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If you’re heading to the beach this summer, why not take along a black bag and do a bit of a beach clean-up? Marine and birdlife will benefit, and every bit of cleaning counts towards healthier oceans.

Alternatively, get involved in a community beach clean-up.

Beach and marine pollution

Trash that ends up on our beaches is either washed up from the sea or left there by inconsiderate people. Items like broken glass are a danger to beachgoers but by far the most dangerous ocean trash is plastic because it threatens the entire ocean ecosystem.

80% of the plastic that ends up in the ocean comes from land-based sources such as landfills. In South Africa, only 16% of our plastic is recycled which leaves a lot of plastic to blow or wash into the sea.

Plastic does not biodegrade, it only photodegrades. This means it never goes away, only breaks into smaller and smaller pieces. Plastic in the ocean results in entanglement, strangulation, obstruction and contamination of the food chain, which threatens humans as well.

Beach clean-up tips

If you’d like to do a clean-up when you next visit the beach or if you’d like to organise a big beach clean-up, here are some handy tips for best results.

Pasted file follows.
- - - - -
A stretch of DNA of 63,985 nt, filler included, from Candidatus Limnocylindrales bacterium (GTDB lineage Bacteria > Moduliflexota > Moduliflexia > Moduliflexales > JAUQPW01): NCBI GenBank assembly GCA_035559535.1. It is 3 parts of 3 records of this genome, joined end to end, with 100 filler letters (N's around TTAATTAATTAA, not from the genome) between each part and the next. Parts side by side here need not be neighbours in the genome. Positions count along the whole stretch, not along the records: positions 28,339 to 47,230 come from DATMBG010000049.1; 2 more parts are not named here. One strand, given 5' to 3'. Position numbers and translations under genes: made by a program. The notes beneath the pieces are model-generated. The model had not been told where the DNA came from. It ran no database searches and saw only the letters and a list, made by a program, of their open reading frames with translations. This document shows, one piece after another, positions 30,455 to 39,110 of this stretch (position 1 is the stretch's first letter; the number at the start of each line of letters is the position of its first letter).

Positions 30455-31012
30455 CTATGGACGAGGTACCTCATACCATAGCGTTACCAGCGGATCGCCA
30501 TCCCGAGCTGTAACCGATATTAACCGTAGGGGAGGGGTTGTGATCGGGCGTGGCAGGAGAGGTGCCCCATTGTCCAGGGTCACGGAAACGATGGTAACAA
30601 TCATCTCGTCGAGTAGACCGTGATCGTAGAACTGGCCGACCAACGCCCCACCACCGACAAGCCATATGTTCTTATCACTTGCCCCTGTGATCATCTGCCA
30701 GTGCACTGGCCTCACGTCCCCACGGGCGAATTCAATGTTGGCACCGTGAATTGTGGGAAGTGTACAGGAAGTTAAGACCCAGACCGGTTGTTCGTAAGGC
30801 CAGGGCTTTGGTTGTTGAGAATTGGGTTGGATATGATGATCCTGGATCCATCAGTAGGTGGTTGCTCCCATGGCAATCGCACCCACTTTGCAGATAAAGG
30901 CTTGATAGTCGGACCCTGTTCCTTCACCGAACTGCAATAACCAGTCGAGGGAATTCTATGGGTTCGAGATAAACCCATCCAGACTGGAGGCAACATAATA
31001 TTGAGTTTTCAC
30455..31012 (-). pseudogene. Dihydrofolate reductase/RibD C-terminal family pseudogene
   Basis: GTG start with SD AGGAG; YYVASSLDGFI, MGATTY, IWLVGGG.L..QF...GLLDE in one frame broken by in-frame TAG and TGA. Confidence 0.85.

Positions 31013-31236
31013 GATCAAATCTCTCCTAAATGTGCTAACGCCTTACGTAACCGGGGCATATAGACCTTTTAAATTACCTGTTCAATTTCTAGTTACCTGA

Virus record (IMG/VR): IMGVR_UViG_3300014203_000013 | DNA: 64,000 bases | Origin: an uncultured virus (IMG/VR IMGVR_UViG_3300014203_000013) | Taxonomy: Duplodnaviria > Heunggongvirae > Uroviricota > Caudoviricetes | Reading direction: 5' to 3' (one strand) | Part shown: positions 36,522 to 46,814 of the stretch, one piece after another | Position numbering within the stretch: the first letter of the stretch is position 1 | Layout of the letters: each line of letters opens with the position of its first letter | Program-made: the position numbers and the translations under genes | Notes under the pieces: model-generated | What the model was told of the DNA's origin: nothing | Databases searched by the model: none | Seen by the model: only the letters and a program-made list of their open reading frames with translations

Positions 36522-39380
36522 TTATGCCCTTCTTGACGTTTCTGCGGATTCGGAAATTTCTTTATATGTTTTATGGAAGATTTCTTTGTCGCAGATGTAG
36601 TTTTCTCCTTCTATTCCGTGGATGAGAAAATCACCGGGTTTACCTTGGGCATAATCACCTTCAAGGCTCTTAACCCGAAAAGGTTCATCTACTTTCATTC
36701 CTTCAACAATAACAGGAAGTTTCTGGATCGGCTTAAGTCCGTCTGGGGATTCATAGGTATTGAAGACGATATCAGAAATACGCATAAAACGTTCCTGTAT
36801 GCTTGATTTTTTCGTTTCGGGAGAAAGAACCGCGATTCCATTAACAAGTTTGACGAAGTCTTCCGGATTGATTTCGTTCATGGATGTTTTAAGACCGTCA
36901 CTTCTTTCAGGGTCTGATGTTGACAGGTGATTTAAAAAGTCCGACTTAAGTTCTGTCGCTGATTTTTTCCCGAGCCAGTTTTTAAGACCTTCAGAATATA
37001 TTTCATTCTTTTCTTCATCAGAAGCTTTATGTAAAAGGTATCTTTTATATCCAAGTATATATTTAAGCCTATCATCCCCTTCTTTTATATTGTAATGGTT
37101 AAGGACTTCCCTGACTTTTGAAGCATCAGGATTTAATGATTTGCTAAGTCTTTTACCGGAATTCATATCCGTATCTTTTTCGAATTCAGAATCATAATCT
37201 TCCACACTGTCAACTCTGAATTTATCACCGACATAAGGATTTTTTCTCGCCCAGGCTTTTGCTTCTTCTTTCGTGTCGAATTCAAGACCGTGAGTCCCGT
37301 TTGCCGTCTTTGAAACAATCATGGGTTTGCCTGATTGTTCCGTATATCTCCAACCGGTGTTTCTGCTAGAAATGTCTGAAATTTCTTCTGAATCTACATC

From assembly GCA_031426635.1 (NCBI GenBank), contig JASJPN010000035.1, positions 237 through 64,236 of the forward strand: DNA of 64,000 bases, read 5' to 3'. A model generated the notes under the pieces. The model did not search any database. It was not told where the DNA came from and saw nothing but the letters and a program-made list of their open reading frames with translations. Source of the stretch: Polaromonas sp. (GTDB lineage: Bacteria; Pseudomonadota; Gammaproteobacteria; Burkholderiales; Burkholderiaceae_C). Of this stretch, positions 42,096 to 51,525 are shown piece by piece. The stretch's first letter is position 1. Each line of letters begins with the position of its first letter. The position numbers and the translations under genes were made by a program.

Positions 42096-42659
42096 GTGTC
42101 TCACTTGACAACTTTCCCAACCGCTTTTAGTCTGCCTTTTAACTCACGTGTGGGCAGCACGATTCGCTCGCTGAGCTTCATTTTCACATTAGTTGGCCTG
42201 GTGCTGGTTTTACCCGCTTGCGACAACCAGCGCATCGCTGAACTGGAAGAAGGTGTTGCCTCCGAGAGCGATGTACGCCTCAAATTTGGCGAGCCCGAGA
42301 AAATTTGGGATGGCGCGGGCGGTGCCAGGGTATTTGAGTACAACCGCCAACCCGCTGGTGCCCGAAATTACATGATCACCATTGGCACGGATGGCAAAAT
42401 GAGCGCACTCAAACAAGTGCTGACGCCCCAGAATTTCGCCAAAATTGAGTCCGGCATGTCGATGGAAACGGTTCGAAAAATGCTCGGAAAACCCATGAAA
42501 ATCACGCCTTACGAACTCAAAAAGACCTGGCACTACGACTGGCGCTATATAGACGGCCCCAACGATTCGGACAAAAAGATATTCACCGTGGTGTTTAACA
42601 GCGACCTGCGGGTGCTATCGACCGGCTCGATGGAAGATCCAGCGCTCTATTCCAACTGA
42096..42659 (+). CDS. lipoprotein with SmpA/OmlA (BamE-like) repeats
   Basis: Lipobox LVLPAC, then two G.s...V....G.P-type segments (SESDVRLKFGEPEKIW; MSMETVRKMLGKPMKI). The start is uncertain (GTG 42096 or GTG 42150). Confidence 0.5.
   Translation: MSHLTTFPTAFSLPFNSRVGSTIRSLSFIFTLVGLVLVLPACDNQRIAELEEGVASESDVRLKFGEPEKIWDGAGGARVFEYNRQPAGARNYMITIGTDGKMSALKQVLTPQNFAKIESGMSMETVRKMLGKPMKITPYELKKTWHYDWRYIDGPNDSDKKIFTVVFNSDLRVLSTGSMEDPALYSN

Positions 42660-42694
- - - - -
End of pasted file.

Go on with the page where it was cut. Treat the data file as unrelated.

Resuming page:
Use durable bags

Use strong garbage bags that can handle the weight. Much of the trash you pick up will be wet which makes it heavy.

Dress for all weather

Weather on the coast can change in a heartbeat. Make sure you have a jacket in case it gets cold, a hat for the sun and, of course, don’t forget the sunscreen.

Wear closed shoes

Some of the trash you encounter may be sharp or dirty so protect your feet with closed shoes. You’ll also be on your feet for a few hours.

Wear gloves

The trash on the beach is dirty so gloves are in order. Avoid surgical gloves which might tear and go for thick kitchen gloves instead.

Organise trash pickup (or take it with you)

If you leave bags of rubbish on the side of the road it will just end up back on the beach or in the sea. Make sure someone can take the full bags to the nearest recycling depot or dump.

How to find your local beach clean-up

Organising your own clean-up is great but sometimes it’s easier and more effective to just join an existing beach clean-up. Organisations who do beach clean-ups also record data about the types of rubbish that’s collected for use in ocean pollution statistics and studies.

Here are some of the established beach clean-up organisations along South Africa’s coast:

Two Oceans Aquarium

The Aquarium in Cape Town organises many clean-ups throughout the year, usually in the Cape Town area. Keep an eye on their Facebook page to see when the next one is.

Clean C

Clean C is an NPO that organises beach clean-ups and beach runs in Cape Town and the Atlantic Seaboard. Follow them on Facebook for more info.

KZN Beach Cleanup

If you’re along the coast in KwaZulu-Natal, KZN Beach Cleanup organises regular clean-ups at beaches in and around Durban. Check out their Facebook events for more info.

Coastal Cleanups Port Elizabeth

Along the sunshine coast, Coastal Cleanups organises monthly clean-ups in the Port Elizabeth area. They post about these events on Facebook.

If you live outside of these areas, your local community Facebook page or notice board should have info of local beach clean-ups, especially around International Coastal Cleanup Day which is on every third Saturday in September. If not, you can always organise your own.

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